Mankind has been fighting over natural resources for decades. We’ve evolved to a point where we can settle most of our differences through diplomacy and trade, but a time will come in the far (or near) future when certain resources will be endangered. I wonder how civilized we would be as a race and how well we’d truly react under pressure?
Greed Corp follows along those lines, taking place in a time and place where resources are almost depleted. Players will be competing against other AI bots or human players, trying to be the last corporation standing. Up to four players can play at once, either locally or online.
This is a turn based game, that is, players will be taking turns moving their armies around and placing various buildings. The mechanic that makes this game stand out is the way players collect resources. Maps are in the shape of hexagonal tiles that are in the sky, each with their own preset starting “level”. Some tiles start out higher than others. When a harvester is placed to collect resources, it “pounds” the ground every turn and lowers the tile it is standing on, plus all adjacent tiles surrounding it. After enough turns, the tiles (and anything on them) break away into the grand below and the map becomes that much smaller.
I didn’t think I’d like that mechanic, but it turns out that it forced me to think about what land I wanted to give up so that I could fund my war effort. In effect, it became a turn based puzzle game, at least for me. I had to determine where I was going to go after said land was unusable and ensure that I could continue harvesting somewhere else to keep bringing in the dough. This game requires the user to think ahead, reminding me a little of Chess and Khet in that regard.
Helping you to be the last corporation standing are a few buildings that you can purchase to bring the hurt to everyone else. You can build armories that allow you to build more troops, cannons that allow you to purchase (and fire) ammunition, and transporters that allow you to ferry troops across a great distance. All of these things require money, and you’re limited on how much money you have since the primary method of acquiring it is by destroying precious land. Harvesters can be used as an offensive tool, if placed in the right spots, as they can destroy land and cut off the enemy from expanding.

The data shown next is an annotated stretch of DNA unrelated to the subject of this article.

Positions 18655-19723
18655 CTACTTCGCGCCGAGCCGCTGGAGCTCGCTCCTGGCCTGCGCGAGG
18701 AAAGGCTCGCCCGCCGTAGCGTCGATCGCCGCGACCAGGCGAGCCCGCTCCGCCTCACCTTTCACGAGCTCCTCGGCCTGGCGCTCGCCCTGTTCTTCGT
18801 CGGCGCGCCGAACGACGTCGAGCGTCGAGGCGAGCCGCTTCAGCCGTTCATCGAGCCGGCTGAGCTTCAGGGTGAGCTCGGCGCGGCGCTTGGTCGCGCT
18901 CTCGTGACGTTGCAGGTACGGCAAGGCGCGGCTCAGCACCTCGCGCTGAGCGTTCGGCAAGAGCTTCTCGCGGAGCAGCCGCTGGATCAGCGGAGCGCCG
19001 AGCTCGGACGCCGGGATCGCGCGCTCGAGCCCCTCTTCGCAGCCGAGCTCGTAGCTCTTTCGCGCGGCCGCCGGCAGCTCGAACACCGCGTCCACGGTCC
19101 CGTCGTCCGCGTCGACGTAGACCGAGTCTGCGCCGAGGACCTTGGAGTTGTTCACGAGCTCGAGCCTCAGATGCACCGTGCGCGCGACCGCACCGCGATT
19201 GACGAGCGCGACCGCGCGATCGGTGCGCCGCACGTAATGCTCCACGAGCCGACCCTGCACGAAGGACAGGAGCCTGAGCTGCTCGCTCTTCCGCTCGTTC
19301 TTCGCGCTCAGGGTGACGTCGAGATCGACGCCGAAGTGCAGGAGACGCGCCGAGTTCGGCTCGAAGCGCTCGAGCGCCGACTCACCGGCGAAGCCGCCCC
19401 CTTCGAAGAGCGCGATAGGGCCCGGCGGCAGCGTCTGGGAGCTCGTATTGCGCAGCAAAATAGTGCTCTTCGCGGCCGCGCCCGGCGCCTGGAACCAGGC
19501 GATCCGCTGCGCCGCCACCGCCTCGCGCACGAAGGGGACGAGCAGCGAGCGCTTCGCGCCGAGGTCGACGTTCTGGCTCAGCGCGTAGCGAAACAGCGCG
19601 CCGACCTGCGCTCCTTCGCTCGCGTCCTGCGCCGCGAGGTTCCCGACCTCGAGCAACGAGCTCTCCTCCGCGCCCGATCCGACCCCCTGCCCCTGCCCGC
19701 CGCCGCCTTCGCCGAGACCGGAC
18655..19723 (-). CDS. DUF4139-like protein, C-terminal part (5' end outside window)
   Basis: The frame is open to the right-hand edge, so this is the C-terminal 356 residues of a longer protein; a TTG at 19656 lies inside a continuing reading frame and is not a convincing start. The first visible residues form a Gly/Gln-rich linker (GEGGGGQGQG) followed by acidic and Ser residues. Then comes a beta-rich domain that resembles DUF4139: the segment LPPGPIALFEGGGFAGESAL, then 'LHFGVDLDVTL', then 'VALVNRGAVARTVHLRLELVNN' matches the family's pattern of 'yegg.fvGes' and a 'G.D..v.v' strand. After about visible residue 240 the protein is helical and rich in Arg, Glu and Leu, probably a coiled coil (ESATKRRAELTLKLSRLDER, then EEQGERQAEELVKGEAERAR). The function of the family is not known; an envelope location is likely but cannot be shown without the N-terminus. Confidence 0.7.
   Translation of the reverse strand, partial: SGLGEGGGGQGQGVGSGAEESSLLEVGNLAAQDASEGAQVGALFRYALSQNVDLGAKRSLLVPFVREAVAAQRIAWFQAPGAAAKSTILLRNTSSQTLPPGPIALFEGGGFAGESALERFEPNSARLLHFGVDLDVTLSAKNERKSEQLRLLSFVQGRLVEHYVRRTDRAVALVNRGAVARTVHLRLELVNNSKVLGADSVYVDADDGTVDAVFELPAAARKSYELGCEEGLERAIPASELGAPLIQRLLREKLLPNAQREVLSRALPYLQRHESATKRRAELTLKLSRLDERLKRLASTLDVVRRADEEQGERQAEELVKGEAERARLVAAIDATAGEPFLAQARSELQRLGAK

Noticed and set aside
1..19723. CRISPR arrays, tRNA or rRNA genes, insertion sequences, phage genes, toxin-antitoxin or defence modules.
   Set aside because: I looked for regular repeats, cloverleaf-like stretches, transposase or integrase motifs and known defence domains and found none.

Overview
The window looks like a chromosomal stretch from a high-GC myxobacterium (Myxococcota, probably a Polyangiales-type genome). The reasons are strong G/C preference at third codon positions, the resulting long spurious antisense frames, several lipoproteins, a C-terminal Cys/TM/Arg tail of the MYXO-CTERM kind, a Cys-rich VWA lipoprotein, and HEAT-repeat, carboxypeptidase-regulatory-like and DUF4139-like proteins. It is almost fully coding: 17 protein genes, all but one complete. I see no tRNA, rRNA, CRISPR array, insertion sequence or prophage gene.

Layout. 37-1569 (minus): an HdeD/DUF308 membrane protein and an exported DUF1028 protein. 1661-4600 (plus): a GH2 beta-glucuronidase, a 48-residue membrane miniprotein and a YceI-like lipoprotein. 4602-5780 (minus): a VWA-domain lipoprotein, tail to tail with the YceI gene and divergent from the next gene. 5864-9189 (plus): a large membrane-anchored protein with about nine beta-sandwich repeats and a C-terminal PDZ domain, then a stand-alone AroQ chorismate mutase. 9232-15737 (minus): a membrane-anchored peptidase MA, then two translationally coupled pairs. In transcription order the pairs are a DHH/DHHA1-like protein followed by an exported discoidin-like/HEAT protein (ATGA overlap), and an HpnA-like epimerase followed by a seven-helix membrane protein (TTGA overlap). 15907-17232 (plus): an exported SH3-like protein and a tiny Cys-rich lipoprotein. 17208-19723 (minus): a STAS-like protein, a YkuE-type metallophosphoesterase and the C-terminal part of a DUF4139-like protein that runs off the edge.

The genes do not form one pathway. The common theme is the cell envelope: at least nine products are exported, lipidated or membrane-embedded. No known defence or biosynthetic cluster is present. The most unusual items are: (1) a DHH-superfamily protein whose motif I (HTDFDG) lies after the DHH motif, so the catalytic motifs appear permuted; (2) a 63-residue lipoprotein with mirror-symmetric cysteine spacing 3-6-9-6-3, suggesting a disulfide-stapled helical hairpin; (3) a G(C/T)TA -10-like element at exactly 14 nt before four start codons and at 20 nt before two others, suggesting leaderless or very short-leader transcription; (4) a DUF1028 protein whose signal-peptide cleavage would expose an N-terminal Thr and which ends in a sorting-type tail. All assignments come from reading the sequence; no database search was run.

The key to winning a match is simply to outmaneuver the other guy. You’ll often be on equal footing for a while until the tiles begin falling away, in which case, one of you will make a mistake that will set you behind far enough to lose. There are some maps that really punish players for making mistakes, but it’s all part of the learning experience. If there’s one thing that you should take away from this game, it’s the importance of location, location, location!
I appreciate the game’s ability to play locally. Normally you’d have to buy two games and own two separate computers to play games with people in your household, which can get expensive. With its campaign mode for single player and its skirmish modes for multiplayer, the game continues to have high replayability, even if at times it feels like you’re doing the same thing every match. I purchased the game during a Steam sale and was happy I did. I don’t play it very often as I have a lot of other things to do, but I occasionally come back to this for when I need a quick strategy / puzzle game fix.
As always, check your PC specs and the game requirements before purchasing, if you go the PC route!
Final Verdict: 8/10
You can view video play sessions here: